After spending $75 on Montreal Museum Passes, we schemed to maximize the benefits. Wednesday was our first day of three, but they don’t need to be consecutive. If our pass were with transportation, it would be a different story.
We started out by running around on Tuesday afternoon looking at the closing hours of each place we wanted to cluster on Wednesday. The published hours in the brochure are ‘in season’.
We worked out a plan to visit at least four places, have a break and then go to the theater in the evening. The play was at 8 pm.
Our first stop was the Château Ramezay, a historic site of Montreal. It is Quebec’s first site to be declared historic and listed in the “1001 Historic Sites You Must See Before You Die”. If that list does not make me feel anxious, nothing will. What if I only get to 999? We actually spent more time here than I thought we would. Much of the history was local of course, but most of the people were those we had never heard of in the past. The gardens were non-existent, but this could have been a seasonal issue. Tickets would have been $10 for me and $9 for Ron.
Centre d’Histoire de Montreal includes the Notre Dame de Bon Secours Chapel, which is exquisite. It dates back to the 18th century. Marguerite founded a group of religious sisters called the Congregation of Notre Dame. Their primary roles were teaching the poor. In the back of the chapel, you can climb the tower. All I heard was 69 circular stairs followed by 29 more. I waited for Ron to trek up and down for the view of the city was not that important to me. Honestly, I felt we were wasting too much time here and wanted to move on. The chapel here was free, but the tower would have cost me $12 and $9 for Ron. Free with the pass.
A short walk away is the Centre d’Histoire de Montreal. Though there are three floors, it is not an overwhelming museum due to the layout. The first floor with the permanent exhibit called Traces. Places. Memories. has large rooms with many visuals: artifacts, colorful signs, video maps, and murals on walls. A good deal of the information was repetitive of the first museum, but still enjoyable. A temporary exhibit called Scandal! Vice, Crime and Morality in Montreal, 1940-1960 was interesting, but not knowing any of the locals mentioned in the exhibit, it was not a germane to us as it would be for locals. On the third floor, another temporary exhibit was really the least interesting. Described as it “takes visitors into the neighbourhood of Griffintown, as depicted through the lives and memories of the Mercier family. This francophone family has always lived in what is often considered an Irish, anglophone part of town. Their life stories will take us down the streets of an industrial sector that has undergone quite the metamorphosis.” It was mainly talking heads on video. This was a reasonable $6 for adults and $5 for seniors.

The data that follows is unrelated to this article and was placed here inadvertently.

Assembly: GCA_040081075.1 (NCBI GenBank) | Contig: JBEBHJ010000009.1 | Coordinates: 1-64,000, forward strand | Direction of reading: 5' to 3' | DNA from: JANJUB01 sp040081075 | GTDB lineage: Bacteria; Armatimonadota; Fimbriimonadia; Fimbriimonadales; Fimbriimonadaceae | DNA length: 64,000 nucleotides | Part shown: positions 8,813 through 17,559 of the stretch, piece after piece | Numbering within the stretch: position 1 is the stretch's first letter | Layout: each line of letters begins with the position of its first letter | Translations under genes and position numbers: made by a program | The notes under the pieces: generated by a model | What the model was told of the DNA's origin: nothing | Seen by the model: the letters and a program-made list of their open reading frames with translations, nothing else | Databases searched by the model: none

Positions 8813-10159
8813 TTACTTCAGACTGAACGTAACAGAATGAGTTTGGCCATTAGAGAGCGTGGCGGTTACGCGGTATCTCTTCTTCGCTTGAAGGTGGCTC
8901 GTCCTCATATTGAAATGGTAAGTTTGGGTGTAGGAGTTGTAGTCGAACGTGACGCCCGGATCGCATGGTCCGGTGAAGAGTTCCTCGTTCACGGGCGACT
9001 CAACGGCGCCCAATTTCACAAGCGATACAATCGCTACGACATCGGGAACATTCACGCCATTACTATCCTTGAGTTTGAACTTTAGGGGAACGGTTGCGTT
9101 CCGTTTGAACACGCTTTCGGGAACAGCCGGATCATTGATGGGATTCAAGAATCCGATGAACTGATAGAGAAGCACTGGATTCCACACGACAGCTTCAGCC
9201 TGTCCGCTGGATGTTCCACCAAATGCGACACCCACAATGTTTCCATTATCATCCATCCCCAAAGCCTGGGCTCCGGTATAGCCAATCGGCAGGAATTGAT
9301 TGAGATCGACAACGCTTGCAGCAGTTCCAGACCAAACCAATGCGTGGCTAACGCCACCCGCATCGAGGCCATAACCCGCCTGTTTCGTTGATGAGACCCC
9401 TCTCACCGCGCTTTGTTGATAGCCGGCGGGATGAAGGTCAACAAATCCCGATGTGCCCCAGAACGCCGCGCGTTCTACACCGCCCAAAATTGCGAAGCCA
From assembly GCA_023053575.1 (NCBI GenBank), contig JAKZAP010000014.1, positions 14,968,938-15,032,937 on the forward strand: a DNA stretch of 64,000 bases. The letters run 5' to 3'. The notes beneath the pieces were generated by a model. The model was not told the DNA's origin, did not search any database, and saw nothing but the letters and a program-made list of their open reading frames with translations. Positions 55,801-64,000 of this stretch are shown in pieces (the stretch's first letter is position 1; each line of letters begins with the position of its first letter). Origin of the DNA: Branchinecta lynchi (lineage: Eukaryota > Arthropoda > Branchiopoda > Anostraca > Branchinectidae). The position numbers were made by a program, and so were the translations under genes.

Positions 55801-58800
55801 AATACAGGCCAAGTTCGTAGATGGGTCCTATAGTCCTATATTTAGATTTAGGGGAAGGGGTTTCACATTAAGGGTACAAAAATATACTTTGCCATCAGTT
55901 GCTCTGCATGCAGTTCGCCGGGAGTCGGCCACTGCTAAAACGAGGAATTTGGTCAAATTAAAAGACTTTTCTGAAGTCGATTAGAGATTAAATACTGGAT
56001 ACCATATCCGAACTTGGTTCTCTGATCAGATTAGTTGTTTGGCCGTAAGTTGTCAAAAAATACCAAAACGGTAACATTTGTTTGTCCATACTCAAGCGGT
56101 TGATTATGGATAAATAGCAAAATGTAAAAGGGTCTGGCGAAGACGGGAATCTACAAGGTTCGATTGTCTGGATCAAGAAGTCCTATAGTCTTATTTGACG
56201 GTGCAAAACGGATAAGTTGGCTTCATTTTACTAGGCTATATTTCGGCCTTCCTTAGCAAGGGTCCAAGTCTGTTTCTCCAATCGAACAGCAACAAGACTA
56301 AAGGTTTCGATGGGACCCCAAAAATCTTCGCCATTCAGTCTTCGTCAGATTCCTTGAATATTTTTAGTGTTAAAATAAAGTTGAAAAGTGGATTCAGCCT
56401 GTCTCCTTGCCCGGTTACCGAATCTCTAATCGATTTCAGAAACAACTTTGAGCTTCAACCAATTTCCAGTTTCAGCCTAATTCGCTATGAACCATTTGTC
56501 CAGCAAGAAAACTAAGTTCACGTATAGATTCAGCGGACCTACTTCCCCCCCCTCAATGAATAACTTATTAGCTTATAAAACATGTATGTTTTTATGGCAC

We thought we were doing fine with time, so we stopped at Xavier Artisan for lunch. It was a quaint little café with lots of exposed wood beams and a French flair in the décor. This fortified us for the last museum of the day.
Finally, at the Pointe-à-Callière, Montréal Museum of Archaeology and History, they start you out with a 20-minute video, which at first does not sound very appealing. As it turns out, it is a masterful piece done in 3D covering the history of the area. It was in itself an incredible work of art. I really could have watched it multiple times. The permanent feature had a good deal of repetition from the other museums, but the layout was innovative. You walk through the old foundation of a building like a maze. However, what was novel and more interesting than I expected was the temporary exhibit on snow.
The display explains how embedded snow is in the Canadian psyche. There was a game where 12 photos sit across a board. In the center of the board were 12 buttons to play a sound. Players were to identify the sound and place a marker on the correct picture. I received 11 out of 12. The one I did not get early on was the snow angel sound. Most likely, because I hate the cold and making a snow angel is the last thing in the world I had ever wanted to do as a child. It was loads of fun and we left the museum minutes before closing. Admission for me would have been $20 and $16 for Ron.
The night was capped by seeing the play Butcher at the Centaur Theater. What an emotional ending to a magnificent day! If this Canadian play ever reaches you, we highly recommend it.